Imagine if Apple released a new iPhone, but no one could buy one, no matter how early you lined up. Imagine if Tesla answered the 400,000-plus pre-orders for the new Model 3 by making a few hundred. Imagine if Gordon Ramsay opened a power-lunch restaurant with only two tables.
Now you know what watch lovers are up against trying to get their hands on the Rolex Oyster Perpetual Cosmograph Daytona.
This sleekly contemporary update of one of the most collectible watches of the last 50 years drew audible oohs when it debuted at the Baselworld watch fair in March.
Reviewers declared this next-generation Daytona, with its techie Cerachrom bezel, a triumph, “the watch Rolex lovers have been waiting for”.
Despite the £10,500 price, dealers were bombarded with orders. “From the moment it was announced, demand was unlike anything we’ve ever seen,” said Ira Melnitsky, the chief executive of Tourneau, the watch retailer.
There was just one problem: Daytonas are scarce. Considered a timepiece for cognoscenti, not first-time buyers, the company typically parcels them out in limited numbers to dealers, who, in turn, set aside the few they can get for their most loyal customers.
Anyone who knows how many, or few, Daytonas have been actually made is not telling. A spokeswoman for Rolex, a company that is discreet to say the least, declined to discuss production or distribution plans.
Given the surging interest, the situation is starting to resemble a highly genteel version of the Cabbage Patch Kids frenzy of the 1980s, when tight supply for the must-have dolls around the holidays led to near riots in toy stores.
“We’ll never have enough to satisfy demand,” Mr. Melnitsky said.
Indeed, the new model may represent a prime arbitrage opportunity for anyone fortunate enough to get hold of one but crazy enough to sell it. “I wouldn’t be surprised to see these new Daytona models get flipped in the secondary market for a cool £5,000 premium over retail in the first six months,” said Paul Altieri, who runs Bob’s Watches, a prominent online dealer of vintage Rolexes in Westminster, Calif. He wasn't too far wrong with prices now being at an average of £19,950.
This is hardly the first time that the Rolex Daytona has created a fuss. The storied chronograph, named after the Daytona speedway in Florida, debuted in the 1960s as a tool for auto racing enthusiasts. With its three subdials for timing laps, it was the world’s most regal stopwatch.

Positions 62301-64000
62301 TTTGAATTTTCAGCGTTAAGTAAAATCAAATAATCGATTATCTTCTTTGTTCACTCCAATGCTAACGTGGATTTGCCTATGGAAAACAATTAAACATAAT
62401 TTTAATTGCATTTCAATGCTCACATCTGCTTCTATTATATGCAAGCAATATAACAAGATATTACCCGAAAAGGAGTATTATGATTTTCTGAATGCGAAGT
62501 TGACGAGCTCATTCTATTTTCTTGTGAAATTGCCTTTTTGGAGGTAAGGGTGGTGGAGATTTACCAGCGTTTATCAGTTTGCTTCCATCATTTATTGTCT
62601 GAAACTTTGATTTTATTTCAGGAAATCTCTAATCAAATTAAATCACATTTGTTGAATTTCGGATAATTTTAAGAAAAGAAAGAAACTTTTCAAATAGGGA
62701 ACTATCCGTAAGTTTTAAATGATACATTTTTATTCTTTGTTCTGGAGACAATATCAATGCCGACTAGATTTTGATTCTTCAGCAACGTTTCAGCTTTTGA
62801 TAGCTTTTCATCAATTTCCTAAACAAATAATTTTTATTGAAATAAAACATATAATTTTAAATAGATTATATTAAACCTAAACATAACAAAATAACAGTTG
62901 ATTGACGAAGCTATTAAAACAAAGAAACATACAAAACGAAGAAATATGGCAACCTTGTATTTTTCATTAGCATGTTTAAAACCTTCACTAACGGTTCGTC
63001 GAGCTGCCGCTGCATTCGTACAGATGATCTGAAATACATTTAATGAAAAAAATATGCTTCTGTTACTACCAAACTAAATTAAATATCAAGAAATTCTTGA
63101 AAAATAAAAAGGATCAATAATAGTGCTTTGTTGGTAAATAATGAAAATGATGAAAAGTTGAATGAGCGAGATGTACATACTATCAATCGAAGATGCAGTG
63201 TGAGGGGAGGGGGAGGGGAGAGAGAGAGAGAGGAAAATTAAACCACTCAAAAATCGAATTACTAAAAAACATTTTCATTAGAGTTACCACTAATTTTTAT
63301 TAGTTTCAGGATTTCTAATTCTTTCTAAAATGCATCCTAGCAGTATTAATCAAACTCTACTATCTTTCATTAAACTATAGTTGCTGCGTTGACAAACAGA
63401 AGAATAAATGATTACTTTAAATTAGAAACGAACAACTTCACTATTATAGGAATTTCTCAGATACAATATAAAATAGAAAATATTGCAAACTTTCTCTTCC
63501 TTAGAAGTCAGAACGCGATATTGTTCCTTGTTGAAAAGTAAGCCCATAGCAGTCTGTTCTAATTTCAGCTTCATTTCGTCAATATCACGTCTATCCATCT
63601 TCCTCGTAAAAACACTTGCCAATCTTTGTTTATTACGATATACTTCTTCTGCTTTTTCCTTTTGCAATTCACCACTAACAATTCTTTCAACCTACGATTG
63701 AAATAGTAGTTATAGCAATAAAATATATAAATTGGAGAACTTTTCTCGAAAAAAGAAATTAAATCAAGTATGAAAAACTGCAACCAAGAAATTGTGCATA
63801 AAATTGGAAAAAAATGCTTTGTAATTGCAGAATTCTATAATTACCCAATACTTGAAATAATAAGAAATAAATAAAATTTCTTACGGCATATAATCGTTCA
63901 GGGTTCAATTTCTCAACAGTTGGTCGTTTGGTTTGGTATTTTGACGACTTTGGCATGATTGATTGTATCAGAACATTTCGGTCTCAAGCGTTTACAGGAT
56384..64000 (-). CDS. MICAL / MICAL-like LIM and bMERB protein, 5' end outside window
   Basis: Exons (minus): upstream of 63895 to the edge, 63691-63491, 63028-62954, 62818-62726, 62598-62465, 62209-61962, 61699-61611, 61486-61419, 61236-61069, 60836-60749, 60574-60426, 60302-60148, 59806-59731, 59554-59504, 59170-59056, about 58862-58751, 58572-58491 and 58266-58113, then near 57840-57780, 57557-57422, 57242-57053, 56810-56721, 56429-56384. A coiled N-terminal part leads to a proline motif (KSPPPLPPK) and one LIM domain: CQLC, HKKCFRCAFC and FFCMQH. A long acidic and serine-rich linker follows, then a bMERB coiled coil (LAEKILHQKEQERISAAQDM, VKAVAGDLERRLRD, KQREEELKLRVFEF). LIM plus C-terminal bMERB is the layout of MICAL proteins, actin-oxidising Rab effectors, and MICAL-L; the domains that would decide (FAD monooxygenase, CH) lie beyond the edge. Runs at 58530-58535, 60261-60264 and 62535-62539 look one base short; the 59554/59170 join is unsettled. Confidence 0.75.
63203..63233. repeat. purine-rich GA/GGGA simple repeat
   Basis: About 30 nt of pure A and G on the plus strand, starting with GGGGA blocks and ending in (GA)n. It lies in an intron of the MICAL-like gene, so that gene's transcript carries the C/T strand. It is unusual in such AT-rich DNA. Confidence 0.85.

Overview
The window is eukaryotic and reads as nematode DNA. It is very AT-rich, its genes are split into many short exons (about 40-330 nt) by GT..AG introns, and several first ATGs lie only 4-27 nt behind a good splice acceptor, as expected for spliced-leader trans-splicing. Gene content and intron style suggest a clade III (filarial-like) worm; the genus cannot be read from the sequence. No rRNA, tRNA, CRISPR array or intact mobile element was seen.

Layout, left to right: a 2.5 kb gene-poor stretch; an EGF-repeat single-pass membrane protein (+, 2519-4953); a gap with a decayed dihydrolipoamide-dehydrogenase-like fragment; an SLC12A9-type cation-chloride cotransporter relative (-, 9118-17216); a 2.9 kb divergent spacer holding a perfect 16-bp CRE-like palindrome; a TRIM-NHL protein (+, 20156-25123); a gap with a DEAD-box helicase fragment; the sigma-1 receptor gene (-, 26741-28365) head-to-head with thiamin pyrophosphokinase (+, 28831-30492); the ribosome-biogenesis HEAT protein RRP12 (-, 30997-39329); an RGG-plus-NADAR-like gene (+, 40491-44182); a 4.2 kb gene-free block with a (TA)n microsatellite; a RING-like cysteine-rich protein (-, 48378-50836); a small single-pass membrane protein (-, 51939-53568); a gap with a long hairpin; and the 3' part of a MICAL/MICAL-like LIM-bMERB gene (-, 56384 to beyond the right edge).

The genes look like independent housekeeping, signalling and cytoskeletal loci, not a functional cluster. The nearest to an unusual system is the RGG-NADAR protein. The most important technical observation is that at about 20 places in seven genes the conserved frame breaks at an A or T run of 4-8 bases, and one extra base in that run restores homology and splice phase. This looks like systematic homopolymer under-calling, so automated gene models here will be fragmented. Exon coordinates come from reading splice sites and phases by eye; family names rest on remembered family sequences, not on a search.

By the 1970s, it was already achieving icon status, with a big boost from Paul Newman, who adopted it as his signature timepiece when he developed a passion for motorsports.
In the years since, the Daytona has become the rare timepiece coveted by both tweedy collectors (Christie’s sold a so-called Paul Newman model from 1969 for $1.1 million in 2013) and paparazzi-dodging celebrities (Daniel Craig, Adam Levine, and Eric Clapton, to name a few).
The anticipation of the new model has been building for years, especially after Rolex redesigned its Submariner and GMT-Master II models with Cerachrom, a scuff- and fade-resistant ceramic that infuses these venerable midcentury models with a 21st-century flair.
The wait was finally over in March. “My phone started vibrating nonstop at Baselworld moments after Rolex raised the green window shades,” said Stephen Pulvirent, a watch journalist and editor at Surface magazine. “Everybody was chirping, ‘It’s finally here.’”
That same day, some even lined up outside the Fifth Avenue flagship of Wempe Jewelers, a prominent Rolex dealer, before it opened, said Ruediger Albers, the president of American Wempe Corporation.
But for Rolex devotees, the heady rush quickly gave way to a gnawing realization that they were going to have to wait a long time to possess one. To some, it feels like a horological version of “Waiting for Godot.”
“I’ve heard several times of two-year waiting lists,” said Louis Westphalen, one such devotee who oversees vintage watch sales at Hodinkee, the influential New York-based watch site. “I have friends who have given up because they were beyond 20th place on waiting lists.”
To some dealers, even two years seems optimistic. Mr. Albers said the wait could reach five years.
“Managing expectations is a challenge,” said Mr. Albers, who is considering engraving the purchaser’s names on the back of each watch to discourage buyers only looking to resell for a profit. He is also considering setting aside a couple of Daytonas for loyal customers to borrow for a week, so they can at least “enjoy the newness.”
Even so, the Daytona is likely to remain the most unattainable status symbol in town. “It certainly takes less time to get great ‘Hamilton’ tickets,” Mr. Albers said.
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